Podcast Episode #3 https://cream-city-windy-city.simplecast.com/episodes/oldest-houses
Title: Oldest Houses
This is Cream City~Windy City. I’m Wendy Bright.
Every episode, we explore thought-provoking connections between Milwaukee and Chicago, two cities 90-miles apart on the shores of Lake Michigan. This podcast is an effort to lay out some of these links, to connect the stories of both cities. There are a lot of them.
Some of these connections won’t be all that surprising; we are two Midwestern cities on the same body of water that grew up at the same time. But some of the links I’ve discovered are indeed weird, wonderful, and surprising. And I hope the interest and surprise goes both ways – north and south.
There are many reasons to care about the connections between Milwaukee and Chicago. The two cities have a long, complex history: adversarial, competitive, but also cooperative and familial. As urban leaders have recently been discussing, there is undeniably an emerging megacity on the southwest shore of Lake Michigan.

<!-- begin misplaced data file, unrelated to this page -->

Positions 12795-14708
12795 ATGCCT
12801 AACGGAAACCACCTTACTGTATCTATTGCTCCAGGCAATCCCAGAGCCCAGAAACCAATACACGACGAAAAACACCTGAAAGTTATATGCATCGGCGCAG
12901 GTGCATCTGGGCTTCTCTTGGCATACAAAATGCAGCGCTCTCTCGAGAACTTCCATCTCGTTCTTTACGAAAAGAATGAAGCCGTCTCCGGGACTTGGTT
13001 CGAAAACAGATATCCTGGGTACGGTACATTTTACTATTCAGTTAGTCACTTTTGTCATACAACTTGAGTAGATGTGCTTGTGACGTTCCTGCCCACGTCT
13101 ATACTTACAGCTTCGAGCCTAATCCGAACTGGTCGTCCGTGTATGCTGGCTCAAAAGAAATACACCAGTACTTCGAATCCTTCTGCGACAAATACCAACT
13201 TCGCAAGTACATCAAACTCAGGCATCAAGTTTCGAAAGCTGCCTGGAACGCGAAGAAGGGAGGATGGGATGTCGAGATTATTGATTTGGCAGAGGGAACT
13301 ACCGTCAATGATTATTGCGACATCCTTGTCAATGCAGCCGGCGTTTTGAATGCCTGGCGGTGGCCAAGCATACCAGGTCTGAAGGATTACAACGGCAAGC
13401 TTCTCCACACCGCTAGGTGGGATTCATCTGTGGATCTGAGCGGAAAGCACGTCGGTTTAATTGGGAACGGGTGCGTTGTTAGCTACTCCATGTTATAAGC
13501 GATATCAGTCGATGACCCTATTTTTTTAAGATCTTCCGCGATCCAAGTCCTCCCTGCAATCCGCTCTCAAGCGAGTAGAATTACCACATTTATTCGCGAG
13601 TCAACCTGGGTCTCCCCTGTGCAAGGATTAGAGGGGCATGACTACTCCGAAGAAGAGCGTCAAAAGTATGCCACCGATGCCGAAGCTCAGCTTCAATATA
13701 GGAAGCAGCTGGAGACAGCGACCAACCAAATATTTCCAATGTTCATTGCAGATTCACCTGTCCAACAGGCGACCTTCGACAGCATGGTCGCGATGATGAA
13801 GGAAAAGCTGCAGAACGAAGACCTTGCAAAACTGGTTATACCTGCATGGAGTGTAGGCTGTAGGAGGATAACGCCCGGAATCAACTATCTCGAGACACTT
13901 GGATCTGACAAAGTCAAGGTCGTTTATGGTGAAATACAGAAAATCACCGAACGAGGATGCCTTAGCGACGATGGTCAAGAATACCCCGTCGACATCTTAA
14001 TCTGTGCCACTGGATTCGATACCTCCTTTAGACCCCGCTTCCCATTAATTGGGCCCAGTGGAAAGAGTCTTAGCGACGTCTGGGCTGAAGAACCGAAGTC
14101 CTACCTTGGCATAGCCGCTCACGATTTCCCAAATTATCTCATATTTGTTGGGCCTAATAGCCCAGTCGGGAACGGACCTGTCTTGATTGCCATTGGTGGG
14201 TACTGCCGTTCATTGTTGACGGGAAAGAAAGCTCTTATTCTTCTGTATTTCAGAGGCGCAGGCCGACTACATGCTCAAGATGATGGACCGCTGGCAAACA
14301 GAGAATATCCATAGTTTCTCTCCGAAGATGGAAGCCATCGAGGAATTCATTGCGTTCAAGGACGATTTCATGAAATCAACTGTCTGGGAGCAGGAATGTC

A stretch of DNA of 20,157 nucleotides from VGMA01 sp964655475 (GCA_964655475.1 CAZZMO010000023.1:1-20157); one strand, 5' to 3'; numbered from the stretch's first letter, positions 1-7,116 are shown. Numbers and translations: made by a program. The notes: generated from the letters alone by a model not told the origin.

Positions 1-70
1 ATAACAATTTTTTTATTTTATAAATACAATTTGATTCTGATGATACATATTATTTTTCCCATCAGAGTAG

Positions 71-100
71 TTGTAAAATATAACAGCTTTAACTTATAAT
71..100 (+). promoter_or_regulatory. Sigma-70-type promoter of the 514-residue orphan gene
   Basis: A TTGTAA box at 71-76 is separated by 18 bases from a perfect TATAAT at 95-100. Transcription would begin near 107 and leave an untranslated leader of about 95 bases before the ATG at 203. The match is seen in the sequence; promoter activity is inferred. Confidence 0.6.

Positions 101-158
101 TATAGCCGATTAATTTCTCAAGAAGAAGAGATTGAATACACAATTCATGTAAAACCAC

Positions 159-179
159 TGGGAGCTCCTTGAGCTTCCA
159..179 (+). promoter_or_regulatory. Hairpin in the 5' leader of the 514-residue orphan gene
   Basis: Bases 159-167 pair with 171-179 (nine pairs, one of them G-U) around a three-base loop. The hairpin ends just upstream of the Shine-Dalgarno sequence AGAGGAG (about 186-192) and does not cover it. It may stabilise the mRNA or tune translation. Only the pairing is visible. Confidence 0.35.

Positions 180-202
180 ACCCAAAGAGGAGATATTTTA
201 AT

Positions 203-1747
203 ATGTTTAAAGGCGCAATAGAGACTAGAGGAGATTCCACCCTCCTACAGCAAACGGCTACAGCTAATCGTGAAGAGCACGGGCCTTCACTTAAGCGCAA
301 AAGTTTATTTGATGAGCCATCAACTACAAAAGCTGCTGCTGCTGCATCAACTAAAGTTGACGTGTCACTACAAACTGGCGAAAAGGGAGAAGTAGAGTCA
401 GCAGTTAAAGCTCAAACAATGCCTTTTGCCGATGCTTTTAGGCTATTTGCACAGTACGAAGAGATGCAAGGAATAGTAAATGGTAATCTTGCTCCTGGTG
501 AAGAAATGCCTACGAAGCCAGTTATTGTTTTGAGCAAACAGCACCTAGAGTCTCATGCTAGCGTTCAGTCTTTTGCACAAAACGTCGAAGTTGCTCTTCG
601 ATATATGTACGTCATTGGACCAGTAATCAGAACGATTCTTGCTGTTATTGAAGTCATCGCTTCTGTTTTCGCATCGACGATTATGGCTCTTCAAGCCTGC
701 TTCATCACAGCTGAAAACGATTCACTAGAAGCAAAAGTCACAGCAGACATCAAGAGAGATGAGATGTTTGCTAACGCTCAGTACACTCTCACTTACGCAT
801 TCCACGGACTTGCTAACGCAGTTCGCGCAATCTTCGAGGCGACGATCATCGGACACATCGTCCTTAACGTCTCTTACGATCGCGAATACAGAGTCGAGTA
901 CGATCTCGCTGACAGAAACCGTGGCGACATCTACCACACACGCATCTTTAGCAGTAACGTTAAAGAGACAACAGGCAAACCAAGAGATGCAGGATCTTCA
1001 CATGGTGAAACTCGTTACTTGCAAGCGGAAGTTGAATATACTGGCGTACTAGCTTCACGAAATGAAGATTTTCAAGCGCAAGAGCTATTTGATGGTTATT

While both cities will keep their distinct identities, as time goes by, we will increasingly have more in common. It’s good that we forge a bond and get to know one another.
About the title of this podcast.
As you may already know, the nickname ‘Cream City’ is not about dairy and ‘Windy City’ is not about weather. Both nicknames are of 19th century origin. Milwaukee is the ‘Cream City’ because of its distinctive pale-yellow brick. Chicago is the ‘Windy City’ because of some particularly braggadocious city boosters.
You’re hiking on a trail through the curving Estabrook Park that follows the Milwaukee River. It’s a popular urban green space filled with old oak trees. Bikers zip along the Oak Leaf Trail, once a railway line, today a straight and wooded path. People fish in the pond and in the river. Humans and canines socialize at the Dog Park. And many find their way to the Beer Garden within earshot of the roaring Estabrook falls.